At Highworth, we use Talk for Writing in order to support our children’s Literacy skills.

Talk for Writing, developed by Pie Corbett supported by Julia Strong, is powerful because it is based on the principles of how children learn.
Talk for Writing enables children to imitate the key language they need before they try reading and analysing it. Through fun activities that help them rehearse the tune of the language they need, followed by shared writing to show them how to craft their writing, children are helped to write in the same style.
Talk for writing is taught in 3 stages called the 3 I's, imitation, innovation and invention. The stages are explained below:

Imitation 
Each unit starts with an elicitation (cold) task so that the teacher is aware of what the children can do and therefore plan accordingly for the rest of the unit.  Once the teacher has established a creative context and an engaging start, a typical Talk for Writing unit would begin with some engaging activities warming up the tune of the text, as well as the topic focused on, to help children internalise the pattern of the language required. This is followed by talking an exemplar text, supported visually by a text map and physical movements to help the children recall the story or non-fiction piece. In this way the children hear the text, say it for themselves and enjoy it before seeing it written down. Once they have internalised the language of the text, they are in a position to read the text and start to think about the key ingredients that help to make it work.
Imitation 
Each unit starts with an elicitation (cold) task so that the teacher is aware of what the children can do and therefore plan accordingly for the rest of the unit.  Once the teacher has established a creative context and an engaging start, a typical Talk for Writing unit would begin with some engaging activities warming up the tune of the text, as well as the topic focused on, to help children internalise the pattern of the language required. This is followed by talking an exemplar text, supported visually by a text map and physical movements to help the children recall the story or non-fiction piece. In this way the children hear the text, say it for themselves and enjoy it before seeing it written down. Once they have internalised the language of the text, they are in a position to read the text and start to think about the key ingredients that help to make it work.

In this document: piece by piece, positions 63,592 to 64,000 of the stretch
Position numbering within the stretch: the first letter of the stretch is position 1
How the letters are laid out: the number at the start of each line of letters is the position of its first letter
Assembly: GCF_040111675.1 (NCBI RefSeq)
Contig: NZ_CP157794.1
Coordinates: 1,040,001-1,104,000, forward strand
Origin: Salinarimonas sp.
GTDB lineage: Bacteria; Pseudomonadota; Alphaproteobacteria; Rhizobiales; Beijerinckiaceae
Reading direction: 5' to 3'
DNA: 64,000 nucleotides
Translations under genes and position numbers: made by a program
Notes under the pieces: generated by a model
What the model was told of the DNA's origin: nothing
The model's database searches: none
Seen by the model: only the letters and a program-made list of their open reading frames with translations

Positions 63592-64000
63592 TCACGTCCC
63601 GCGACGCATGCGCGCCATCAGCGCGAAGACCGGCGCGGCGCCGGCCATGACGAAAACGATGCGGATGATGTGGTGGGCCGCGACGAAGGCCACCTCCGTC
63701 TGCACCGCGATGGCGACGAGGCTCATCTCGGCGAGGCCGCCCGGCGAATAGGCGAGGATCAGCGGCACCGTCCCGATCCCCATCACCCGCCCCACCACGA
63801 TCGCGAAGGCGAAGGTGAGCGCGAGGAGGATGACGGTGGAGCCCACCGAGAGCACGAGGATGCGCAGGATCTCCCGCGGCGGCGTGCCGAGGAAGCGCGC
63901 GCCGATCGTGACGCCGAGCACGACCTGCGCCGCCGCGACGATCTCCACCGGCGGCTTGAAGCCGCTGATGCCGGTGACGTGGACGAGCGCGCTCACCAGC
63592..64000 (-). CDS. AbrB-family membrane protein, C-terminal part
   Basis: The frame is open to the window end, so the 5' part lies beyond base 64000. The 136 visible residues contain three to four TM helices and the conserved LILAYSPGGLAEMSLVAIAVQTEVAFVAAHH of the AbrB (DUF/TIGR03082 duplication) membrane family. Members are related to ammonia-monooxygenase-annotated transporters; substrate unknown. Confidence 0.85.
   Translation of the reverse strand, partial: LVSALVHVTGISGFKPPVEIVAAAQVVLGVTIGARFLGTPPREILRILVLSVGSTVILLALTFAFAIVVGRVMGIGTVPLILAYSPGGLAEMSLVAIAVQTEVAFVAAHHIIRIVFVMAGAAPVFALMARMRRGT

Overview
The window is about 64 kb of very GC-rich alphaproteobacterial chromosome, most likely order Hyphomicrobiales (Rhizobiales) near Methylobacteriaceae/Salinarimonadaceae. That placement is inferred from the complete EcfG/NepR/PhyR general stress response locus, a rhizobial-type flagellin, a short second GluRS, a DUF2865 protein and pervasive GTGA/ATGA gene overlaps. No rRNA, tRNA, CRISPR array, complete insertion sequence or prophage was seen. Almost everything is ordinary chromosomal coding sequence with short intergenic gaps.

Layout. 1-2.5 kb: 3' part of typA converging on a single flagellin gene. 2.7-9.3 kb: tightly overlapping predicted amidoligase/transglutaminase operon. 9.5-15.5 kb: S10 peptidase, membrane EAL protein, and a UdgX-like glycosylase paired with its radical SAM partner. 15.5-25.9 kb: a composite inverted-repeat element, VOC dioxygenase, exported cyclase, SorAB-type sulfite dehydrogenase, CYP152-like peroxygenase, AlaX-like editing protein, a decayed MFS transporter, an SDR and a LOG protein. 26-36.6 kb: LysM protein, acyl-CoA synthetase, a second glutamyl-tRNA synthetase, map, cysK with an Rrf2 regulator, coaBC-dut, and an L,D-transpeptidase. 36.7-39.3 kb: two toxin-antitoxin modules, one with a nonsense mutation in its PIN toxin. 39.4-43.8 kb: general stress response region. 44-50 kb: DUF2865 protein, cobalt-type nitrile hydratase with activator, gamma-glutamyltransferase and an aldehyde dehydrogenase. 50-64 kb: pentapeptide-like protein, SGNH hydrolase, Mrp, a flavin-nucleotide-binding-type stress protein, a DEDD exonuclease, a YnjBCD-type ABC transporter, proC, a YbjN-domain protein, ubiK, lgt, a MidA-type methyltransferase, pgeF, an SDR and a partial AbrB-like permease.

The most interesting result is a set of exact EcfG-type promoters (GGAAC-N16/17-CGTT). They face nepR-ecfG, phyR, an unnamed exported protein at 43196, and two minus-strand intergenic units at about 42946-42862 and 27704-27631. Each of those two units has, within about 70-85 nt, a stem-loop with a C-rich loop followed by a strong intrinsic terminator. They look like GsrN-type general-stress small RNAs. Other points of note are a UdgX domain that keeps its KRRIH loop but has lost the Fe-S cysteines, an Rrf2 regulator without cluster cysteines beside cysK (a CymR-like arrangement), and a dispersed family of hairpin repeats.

Imitate

Innovate

Invent

Poppy who lives with her mother who was poor

Teenage boy Jack lives with his Grandad who was very poor

 

 

Goes out for a bike ride

 

Helps an old lady who give her a magic porridge pot and tells her it works 
 ‘Cook, little pot, cook!’ and when its full she says ‘Stop little pot, stop!’

Helps a child who gives him a magic chicken which lays eggs and tells him the magic words 
‘Lay little chicken, lay!’ and ‘Stop little chicken, stop!’

 

Takes it home to show her mother how it works and tries it out. 
Visits her Grandma and her mum uses the pot but couldn’t remember how to make it stop.

Takes it home to show his Grandad how it works and tries it out.
Goes out and Grandad uses  the chicken but can’t remember how to stop it laying eggs.

 

Description of porridge and where it went

Description of eggs and where it went

 

 

 

 

Poppy shouts ‘Stop, little pot, stop!’

Jack shouts ‘Stop, little chicken, stop!’

 

 

 

 

They lived happily ever after.

They lived happily ever after.

 

Invention
This stage continues to focus on the next steps needed to support progress so the children can become independent speakers and writers of this type of text.   Shared writing also takes place at this point, focusing on areas which children have struggled with.  The children can then have a go themselves on a related topic of their own choosing. 
Follow the link to Pie Corbett's talk for writing website to find out more information, Watch Pie use the text map and action strategy and free resources.